Let's start off by calculating the Sharpe measure of P.

It is 35% minus 6% divided by 42%, which is 0.69.

Q has a Sharpe measure of 28% minus 6% divided by 30%,

which comes out to 0.73.

P's Treynor measure is 35%- 6% divided by 1.2,

which is 24.17%.

Q standard measure is 28% minus 6% divided by 1 which is 22%.

P's alpha is 35% minus

within square brackets 6% plus 1.2 times 28%

minus 6% which comes out to 2.6%.

Since Q is a market portfolio, its alpha will be zero.

Finally, P is the operational ratio with its alpha 2.6%

divided by its diversifiable risk of 18% which gives us 0.14.

Since Q's alpha is zero, its appraisal ratio is also zero.

Looking at these values,

the Sharpe measures say that P performed worse than Q.

But the other measures say that it has performed better than Q.

So which measure should we use to decide whether portfolio P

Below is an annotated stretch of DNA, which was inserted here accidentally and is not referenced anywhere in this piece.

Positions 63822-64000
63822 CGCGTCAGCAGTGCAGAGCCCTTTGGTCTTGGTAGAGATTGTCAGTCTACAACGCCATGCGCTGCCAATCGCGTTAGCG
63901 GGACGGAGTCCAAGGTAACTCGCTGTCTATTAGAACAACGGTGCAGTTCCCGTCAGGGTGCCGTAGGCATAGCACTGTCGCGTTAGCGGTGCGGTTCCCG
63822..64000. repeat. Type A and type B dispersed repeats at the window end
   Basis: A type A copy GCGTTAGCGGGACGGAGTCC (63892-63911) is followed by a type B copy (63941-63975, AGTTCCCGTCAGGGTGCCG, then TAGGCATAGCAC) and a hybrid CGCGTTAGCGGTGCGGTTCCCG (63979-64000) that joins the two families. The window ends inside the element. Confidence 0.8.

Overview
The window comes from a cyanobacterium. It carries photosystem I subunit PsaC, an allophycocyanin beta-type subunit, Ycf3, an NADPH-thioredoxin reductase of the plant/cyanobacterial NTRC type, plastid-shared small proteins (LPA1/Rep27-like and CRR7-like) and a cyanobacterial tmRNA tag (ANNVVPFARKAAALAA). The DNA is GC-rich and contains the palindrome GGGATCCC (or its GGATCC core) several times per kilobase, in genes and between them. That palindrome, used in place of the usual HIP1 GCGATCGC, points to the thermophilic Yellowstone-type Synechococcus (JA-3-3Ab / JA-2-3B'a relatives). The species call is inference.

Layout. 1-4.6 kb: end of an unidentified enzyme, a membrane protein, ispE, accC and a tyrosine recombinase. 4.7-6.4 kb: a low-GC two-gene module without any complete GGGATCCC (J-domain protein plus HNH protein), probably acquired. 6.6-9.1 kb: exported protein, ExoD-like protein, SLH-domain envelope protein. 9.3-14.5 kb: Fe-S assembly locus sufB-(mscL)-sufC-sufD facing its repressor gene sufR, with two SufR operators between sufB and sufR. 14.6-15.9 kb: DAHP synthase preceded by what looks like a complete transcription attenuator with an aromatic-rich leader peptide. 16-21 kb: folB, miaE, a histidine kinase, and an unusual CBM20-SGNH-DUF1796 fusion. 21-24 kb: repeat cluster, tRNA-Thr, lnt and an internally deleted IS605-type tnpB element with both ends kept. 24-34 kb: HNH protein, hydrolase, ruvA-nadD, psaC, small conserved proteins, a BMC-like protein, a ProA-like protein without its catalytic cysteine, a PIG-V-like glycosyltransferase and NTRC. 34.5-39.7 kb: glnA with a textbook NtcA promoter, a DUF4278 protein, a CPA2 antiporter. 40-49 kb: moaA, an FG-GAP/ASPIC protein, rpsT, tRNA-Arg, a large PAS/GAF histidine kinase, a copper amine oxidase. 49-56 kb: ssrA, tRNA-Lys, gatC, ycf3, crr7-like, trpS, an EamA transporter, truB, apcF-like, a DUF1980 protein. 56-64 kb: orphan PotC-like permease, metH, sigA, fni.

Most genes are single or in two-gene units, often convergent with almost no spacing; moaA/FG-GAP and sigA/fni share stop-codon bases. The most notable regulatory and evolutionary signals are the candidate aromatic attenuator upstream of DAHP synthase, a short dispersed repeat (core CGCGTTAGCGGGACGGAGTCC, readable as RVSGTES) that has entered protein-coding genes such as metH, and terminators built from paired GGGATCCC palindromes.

has performed better or worse?

The rule of thumb is as follows.

If you have to decide on the portfolio manager's compensation,

then use the Jensen measure.

It tells us how much value the manager has actually added.

If you have to decide an optimal portfolio choices,

use the Sharpe measure if the portfolio represents your entire investment.

Use the Treynor measure if the portfolio

is one of many portfolios combined into a large fund.

Use the appraisal ratio for actively managed funds that are held in combination

with passively-managed portfolios.

There are still some drawbacks of using these risk-adjusted performance measures.

One, they rely on the validity of the CAPM.

Two, they use a proxy for

true market portfolio rather than the true market portfolio itself.

Three, they still cannot statistically distinguish skill from luck.

We found that portfolio P shop measure was 0.04 lower than that of portfolio Q's.

But we can't say if that is statistically a large difference or

not as this number is not the rate of return.

Next time, we will look at a measure that helps address this last drawback.